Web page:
Ngā kōrero paki mō ō matou whānau, hapu, Iwi, ō mātou taonga, me ō mātou kāinga.
Auckland Museum is home to over 4 million objects and a team of passionate people who care for, learn from, and share our important collections. Here are the stories from our people and our taonga. 

Special Features

Journey of a Necklace

Each year, hundreds of Pacific objects pass through the hands of our team of conservators, technicians, photographers and knowledge holders who all help us to honour our role as kaitiaki to these intricate, fragile, elaborate, stunningly crafted and treasured taonga.  In this blog, we follow the journey of a dolphin-tooth necklace. 

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Ipu

The gourd, otherwise described as ipu, contains a holistic role within Hawaiian history and culture. Physically, the ipu can be used to carry food and water or store personal items. It can also be used to produce kani (sound) for mele (song) and hula (dance). Spiritually, the ipu has been used as a significant metaphor in procreation stories.

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Back to the Future in Northland

Earlier this year, a team from Auckland Museum joined Ngāti Kuri in a bioblitz at the tip of the North island. In this blog, Otago Lecturer in Ancient DNA, Nic Rawlence describes how iwi members, scientists, kids and educators worked together to uncover this lost world.

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Capturing Time

Auckland Museum Collections Photographer Jen Carol encountered many challenges and delights when she embarked on photographing the Museum's 100 antique pocket watches. Beautifully inscribed love notes, tiny engravings and intricate mechanics were just some of the small discoveries she made as she worked to capture the detail of these perfectly-formed timepieces.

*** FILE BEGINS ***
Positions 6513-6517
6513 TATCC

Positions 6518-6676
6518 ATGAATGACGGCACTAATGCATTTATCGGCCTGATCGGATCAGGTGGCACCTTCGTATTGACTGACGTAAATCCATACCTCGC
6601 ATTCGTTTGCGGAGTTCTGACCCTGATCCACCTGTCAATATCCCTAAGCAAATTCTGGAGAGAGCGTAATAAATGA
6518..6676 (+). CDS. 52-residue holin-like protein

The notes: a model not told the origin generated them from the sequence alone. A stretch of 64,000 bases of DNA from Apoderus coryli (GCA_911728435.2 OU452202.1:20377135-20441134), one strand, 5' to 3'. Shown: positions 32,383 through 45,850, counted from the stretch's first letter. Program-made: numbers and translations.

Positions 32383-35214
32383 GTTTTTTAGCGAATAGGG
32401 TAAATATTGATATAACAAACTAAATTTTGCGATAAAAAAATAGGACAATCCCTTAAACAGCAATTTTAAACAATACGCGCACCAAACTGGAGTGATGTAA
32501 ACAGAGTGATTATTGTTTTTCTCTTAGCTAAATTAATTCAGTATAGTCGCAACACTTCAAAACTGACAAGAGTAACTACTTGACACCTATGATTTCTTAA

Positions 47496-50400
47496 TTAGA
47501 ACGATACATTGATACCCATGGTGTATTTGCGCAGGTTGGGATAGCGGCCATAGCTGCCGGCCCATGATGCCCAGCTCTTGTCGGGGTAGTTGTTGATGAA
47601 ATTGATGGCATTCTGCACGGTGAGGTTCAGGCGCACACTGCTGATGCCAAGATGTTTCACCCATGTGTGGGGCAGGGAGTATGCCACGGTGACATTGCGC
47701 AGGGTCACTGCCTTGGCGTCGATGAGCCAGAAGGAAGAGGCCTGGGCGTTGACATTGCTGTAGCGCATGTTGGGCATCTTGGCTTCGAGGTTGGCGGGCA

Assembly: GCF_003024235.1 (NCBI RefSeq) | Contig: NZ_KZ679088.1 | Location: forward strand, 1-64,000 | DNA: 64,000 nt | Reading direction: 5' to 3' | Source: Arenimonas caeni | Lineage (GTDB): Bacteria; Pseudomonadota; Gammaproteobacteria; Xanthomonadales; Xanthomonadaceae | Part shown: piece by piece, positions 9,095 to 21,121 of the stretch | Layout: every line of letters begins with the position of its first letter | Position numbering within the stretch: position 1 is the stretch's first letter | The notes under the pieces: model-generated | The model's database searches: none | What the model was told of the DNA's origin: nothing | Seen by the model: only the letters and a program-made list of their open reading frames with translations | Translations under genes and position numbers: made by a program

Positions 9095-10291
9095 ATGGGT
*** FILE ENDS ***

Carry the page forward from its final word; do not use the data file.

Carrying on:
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More stories from the collection

 

 

Archaeology on the maunga of Tāmaki Makaurau

From the 1950s - 1970s, archaeologists conducted a number of digs on three volcanic cones in Tāmaki Makaurau to discover more about how they were used by Māori.  In this blog, Archaeology Curator, Louise Furey explains how this helped to build a picture of the settlements on these distinctive land features.

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Far away but not forgotten

Known as the 'Nurse of the Mediterranean', Malta received thousands of sick and wounded soldiers from the bloody Gallipoli campaign. Many NZ soldiers spent time in the 27 hospitals on Malta, though unfortunately many of them didn't make it off the island. In this blog, researcher Dan Millar, highlights the Maltese connection to New Zealand First World War history. 

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